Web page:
After the LastPass databreach, doubts have been raised in the cybersecurity community about the actual security of password managers. Personally, I have always held a fairly unpopular opinion: password managers built into browsers are more secure than stand-alone.
In this article I’ll discuss the convenience and security of password managers built into browsers in more detail, comparing these managers to standalone options and providing a list of pros and cons for both options.
One of the major advantages of password managers built into browsers is their convenience. These managers can seamless fill in login information for websites, without any additional setup.
Another convenient feature of built-in password managers is the ability to sync information across multiple devices. This allows users to easily access their login information regardless of location. This can be especially useful for people who use multiple devices throughout the day, such as a work computer and a personal phone. This feature also allows users to easily switch between devices without the need to manually transfer login information, or without install additional software (operation that could increase the attack surface).
Popular browsers with built-in password managers include Google Chrome, Mozilla Firefox, and Apple Safari. These browsers offer a seamless integration of the password manager into the overall browsing experience, suggesting strong passwords when signing up for a new account.
In conclusion, built-in password managers offer a convenient way to store and access login information. The automatic filling of login information and the ability to sync information across multiple devices are two major advantages of these managers. Additionally, the integration of these managers into popular browsers makes the overall experience more seamless and user-friendly.
But, what about security?
Another advantage of password managers built into browsers is their security.
Standalone password managers can be vulnerable to hacking or data breaches, but built-in password managers are integrated into the browser itself. Of course, browsers themselves can also fall victim to vulnerabilities and attacks, but the speed with which manufacturers tend to update them puts users reasonably safe.
This integration allows them to be updated with security patches as part of the browser updates. In addition, many popular browsers with built-in password managers also offer advanced security features, such as encryption and two-factor authentication.
Encryption is a process that protects sensitive information by converting it into a code that can only be deciphered with the right key. Many built-in password managers use encryption to protect login information and ensure that it can only be accessed by authorized users. This added layer of security helps to protect against hacking and data breaches.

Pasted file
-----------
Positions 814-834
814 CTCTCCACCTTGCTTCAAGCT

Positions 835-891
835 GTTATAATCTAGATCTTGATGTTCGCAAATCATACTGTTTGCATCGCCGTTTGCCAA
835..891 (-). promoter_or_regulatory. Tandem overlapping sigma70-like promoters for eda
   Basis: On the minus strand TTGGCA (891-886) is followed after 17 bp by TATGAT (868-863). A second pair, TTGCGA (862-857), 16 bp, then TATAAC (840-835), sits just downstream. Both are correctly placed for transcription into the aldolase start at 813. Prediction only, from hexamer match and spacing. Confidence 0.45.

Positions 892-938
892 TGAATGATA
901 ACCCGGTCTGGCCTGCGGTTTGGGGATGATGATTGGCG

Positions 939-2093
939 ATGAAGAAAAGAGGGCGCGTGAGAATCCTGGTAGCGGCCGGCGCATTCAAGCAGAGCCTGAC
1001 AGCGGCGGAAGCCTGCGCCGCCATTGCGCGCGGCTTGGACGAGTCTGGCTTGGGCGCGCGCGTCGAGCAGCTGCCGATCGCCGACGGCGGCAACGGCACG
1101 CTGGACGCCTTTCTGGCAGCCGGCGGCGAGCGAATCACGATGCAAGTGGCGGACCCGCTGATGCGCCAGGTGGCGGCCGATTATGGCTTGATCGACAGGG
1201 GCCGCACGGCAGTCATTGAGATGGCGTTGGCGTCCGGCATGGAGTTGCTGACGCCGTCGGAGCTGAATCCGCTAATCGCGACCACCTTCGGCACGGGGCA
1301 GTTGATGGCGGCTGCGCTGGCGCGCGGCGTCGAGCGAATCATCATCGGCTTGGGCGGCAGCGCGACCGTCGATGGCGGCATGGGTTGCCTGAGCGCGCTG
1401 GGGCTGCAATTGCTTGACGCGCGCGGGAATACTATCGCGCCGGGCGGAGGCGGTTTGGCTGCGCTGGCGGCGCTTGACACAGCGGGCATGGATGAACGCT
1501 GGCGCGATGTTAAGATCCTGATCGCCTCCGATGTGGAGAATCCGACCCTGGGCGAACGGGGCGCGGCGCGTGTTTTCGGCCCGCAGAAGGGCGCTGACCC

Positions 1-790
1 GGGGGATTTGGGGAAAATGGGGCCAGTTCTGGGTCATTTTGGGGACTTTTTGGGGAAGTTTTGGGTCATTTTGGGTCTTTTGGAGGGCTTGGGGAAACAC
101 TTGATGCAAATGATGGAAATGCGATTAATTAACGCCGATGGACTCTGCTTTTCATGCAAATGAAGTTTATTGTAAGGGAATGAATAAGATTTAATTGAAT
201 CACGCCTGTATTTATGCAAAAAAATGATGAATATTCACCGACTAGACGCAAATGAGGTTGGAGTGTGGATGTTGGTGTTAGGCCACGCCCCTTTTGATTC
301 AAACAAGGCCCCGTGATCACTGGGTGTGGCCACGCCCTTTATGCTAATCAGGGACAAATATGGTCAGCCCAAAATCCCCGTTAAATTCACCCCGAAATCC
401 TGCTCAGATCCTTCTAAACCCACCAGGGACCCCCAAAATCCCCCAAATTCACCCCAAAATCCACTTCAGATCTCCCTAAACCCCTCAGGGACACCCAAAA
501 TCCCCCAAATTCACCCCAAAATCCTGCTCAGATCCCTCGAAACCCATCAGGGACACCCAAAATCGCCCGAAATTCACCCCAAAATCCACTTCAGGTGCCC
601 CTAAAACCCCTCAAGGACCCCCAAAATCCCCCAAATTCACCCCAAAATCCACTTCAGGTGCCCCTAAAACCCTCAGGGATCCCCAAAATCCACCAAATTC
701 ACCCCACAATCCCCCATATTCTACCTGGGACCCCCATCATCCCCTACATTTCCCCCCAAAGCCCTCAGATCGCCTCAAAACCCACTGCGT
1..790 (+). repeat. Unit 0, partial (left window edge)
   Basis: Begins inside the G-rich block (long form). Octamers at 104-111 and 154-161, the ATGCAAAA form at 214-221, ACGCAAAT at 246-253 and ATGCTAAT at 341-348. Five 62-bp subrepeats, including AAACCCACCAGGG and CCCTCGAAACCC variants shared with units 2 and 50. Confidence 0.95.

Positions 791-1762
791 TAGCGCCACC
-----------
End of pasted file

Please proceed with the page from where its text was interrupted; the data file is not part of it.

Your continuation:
Two-factor authentication (2FA) is an additional security measure that requires users to provide two forms of identification before accessing their account. This can include a password and a fingerprint, a password and a code sent to a mobile device, or other combinations. The use of 2FA makes it more difficult for unauthorized users to access login information.
Popular browsers with built-in password managers, such as Google Chrome, Mozilla Firefox, and Apple Safari, offer encryption and two-factor authentication as security features.
For example, in Google Chrome, the password manager uses encryption to protect login information and also offers the option to enable 2FA. In Mozilla Firefox, the password manager also offers encryption and 2FA to protect login information.
So, imho, built-in password managers offer a secure way to store and access login information. The integration of these managers into popular browsers allows them to be updated with security patches, and many of these managers offer advanced security features such as encryption and two-factor authentication.
This added layer of security helps to protect against hacking and data breaches.
Here’s a comparison table of the pros and cons of built-in password managers and standalone ones:
|Built-in password managers
|Standalone password managers
|+ Conveniently integrated into the browser
|+ Can work with multiple browsers and devices
|+ Automatic filling of login information
|+ Offers advanced features such as password sharing and emergency access
|+ syncing across multiple devices
|- Additional setup and configuration required
|+ Advanced security features such as encryption and 2FA
|- Vulnerable to hacking or data breaches
|+ Regular security updates
|- Not integrated with the browser experience
Based on the advantages discussed in this article, I recommend using a password manager built into a browser over a standalone one. However, it is important to note that everyone’s needs are different, so it is important to evaluate your own needs and preferences before making a decision.